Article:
The bowie style is always a classic. I’ve had this urge, next time I get leafspring, to make a short sword that’s basically an oversized bowie.

    If I could find the right blade blank, I have these huge legbones from some kind of animal (moose is my guess) that I could cut handle scales for, but then I’d need to figure out the riveting. I think I might be able to do that.

    My first impulse was to flat out refuse you, Sailor, but I can’t just sit around and remain within my narrow little self-pleasing comfort zone. I’ll try to figure something out, but no promises. It all depends on getting a good blade blank. I have something that might work, a blade from a previous ‘failed’ project that can probably be turned into a serviceable bowie, but I’m just not sure.

  244. Muse says

    My concern about using xe for Scented Nectar is that it can read to me as vaguely gender policing which concerns me. I’m not saying she’s trustworthy, but I think it’s problematic to be second guessing someone’s stated gender.

  245. Dr. Audley Z. Darkheart OM, liar and scoundrel says

    Caine:

    So do I, but I prefer someone else cleans up. :)

    Mr Darkheart does the cleanup when I cook meals*, but I take care of any baking mess ‘cos that shit can get rough.

    *And I clean when he cooks.

  246. The Laughing Coyote (Papio Cynocephalus) says

    Thank you Giliell.

    This is an example of what I can do with leafspring: This is my ‘survival sword’. It’s debatable if it’s really a sword or not. The blade is ten inches and the handle plus crossguard is five, so it’s technically more of a ‘dagger’, but it swings and chops like a sword. No forging involved, just grinding. Crossguard and handle scales are hard eastern maple.

    I based it on the military ‘smatchet’, but it actually kind of reminds me of a lot of bronze short swords I’ve seen online too.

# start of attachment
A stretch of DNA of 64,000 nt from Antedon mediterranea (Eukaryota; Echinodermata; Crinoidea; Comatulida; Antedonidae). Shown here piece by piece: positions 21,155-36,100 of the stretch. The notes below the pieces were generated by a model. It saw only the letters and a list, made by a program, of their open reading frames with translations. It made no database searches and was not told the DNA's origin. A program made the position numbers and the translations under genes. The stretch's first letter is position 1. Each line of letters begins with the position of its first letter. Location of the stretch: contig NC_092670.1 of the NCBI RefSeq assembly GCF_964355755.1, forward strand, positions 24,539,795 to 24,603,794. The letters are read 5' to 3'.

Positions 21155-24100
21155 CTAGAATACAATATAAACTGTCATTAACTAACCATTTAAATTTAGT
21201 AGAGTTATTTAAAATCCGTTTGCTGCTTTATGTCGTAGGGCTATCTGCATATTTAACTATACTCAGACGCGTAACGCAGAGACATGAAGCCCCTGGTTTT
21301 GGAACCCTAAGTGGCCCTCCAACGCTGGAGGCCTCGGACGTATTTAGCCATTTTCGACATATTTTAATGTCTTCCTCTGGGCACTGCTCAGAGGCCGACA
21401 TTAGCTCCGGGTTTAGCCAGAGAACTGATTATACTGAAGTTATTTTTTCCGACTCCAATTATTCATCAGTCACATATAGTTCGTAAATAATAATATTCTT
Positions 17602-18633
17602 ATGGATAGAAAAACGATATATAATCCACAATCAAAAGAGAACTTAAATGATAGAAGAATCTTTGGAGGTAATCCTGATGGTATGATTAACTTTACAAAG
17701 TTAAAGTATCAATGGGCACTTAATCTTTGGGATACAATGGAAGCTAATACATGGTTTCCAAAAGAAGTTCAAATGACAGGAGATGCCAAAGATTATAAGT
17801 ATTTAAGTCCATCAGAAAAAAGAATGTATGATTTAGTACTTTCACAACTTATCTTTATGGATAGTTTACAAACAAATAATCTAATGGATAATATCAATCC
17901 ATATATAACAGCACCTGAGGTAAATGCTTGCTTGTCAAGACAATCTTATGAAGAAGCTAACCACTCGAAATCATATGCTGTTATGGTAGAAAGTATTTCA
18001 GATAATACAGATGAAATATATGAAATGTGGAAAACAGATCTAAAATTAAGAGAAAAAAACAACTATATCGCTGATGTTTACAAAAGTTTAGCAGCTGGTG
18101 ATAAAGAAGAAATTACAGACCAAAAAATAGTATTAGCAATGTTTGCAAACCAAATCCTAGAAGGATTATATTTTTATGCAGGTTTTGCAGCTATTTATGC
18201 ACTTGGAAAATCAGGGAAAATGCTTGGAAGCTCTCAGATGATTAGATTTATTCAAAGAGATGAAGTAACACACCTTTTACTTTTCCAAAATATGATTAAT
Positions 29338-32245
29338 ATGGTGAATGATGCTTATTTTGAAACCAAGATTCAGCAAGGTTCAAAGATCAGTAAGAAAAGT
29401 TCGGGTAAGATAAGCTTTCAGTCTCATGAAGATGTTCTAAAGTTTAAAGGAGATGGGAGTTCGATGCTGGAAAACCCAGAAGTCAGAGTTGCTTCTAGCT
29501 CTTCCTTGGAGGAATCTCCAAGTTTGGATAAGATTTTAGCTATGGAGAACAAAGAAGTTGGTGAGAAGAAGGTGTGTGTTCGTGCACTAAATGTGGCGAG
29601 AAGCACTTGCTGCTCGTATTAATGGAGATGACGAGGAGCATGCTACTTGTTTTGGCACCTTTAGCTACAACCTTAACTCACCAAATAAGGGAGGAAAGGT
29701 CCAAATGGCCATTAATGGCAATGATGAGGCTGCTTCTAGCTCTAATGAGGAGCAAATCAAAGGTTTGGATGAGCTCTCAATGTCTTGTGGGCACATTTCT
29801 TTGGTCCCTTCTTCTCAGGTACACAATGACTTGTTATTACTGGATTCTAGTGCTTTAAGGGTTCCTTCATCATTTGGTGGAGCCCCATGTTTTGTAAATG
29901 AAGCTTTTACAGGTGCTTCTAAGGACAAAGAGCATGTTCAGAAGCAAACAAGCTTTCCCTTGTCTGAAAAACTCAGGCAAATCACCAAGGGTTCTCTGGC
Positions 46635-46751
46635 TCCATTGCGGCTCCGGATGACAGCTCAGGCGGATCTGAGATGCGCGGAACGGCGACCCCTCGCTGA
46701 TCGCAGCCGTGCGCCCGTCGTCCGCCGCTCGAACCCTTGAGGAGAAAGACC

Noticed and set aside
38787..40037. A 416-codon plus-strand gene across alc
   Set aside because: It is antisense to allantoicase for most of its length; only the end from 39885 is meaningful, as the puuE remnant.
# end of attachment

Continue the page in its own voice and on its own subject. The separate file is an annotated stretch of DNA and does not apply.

247. Muse says

    Caine, granted regarding the not conversing with her, and I’m so not defending her wretched excuse for behavior.

  248. chigau () says

    Here, I thought that “the porcupine thing” was simply a more sofistikated and rephined way of saying “Up yours!”
    ——

    huge legbones from some kind of animal (moose is my guess)

    post a link to a picture, I’ll ID ‘em for you.
    I am Arkyologist! I know bone stuff!
    (as long as the critter is was from northern North America. and is not a bird. or a frog.)

  249. says

    I went to ERV, and I responded to the veiled misogynistic threats. I said “No.” If anyone wants to speak up against the hate, please follow my link and add your No.

    I’ve added a No, too. (Sorry I’m late to the game: only just got back from Rhinebeck.)

    And that will be the last time I ever read or post on ERV’s blog. I find it bizarre that the supposedly-image-oriented new Scienceblogs overlords seem to be perfectly ok with the graphic threats of violence and extreme misogyny that have become the norm in ERV-land.

  250. says

    TLC, no pressure. If it strikes your fancy, let me know. One of the things I hate about real objects that one creates is they go away to friends/customers &c.

    When I do music or photography or anything digital I can keep it.
    The nice (IHO) stained glass/brass work I’ve done and sold/given as presents makes me glad that other people enjoy them, but sad I don’t have them to gaze at. At the time I didn’t mind so much because all I could see were the flaws. When I see them later, I think “well, that didn’t suck.”

  251. says

    Ya know, a lot of people aren’t all thrilled and warm about that “backstory”. All well and fine for a slave owner to write a hymn and claim he’s all better now, but he was a christian before his supposed enlightenment. Writing a hymn did not make up for all the terrible things he did.

    Sure, but one can’t change the past; and I think people who feel genuine remorse for things they’ve done are entitled to be forgiven. After all, all of us have done shitty things to other people at one time or another, and none of us would like to be judged on everything in our pasts. (I certainly wouldn’t.)

    (As an irrelevant side point: John Newton lived in Olney, North Buckinghamshire, a few miles north of my hometown of Milton Keynes.)

  252. says

    Walton:

    I find it bizarre that the supposedly-image-oriented new Scienceblogs overlords seem to be perfectly ok with the graphic threats of violence and extreme misogyny that have become the norm in ERV-land.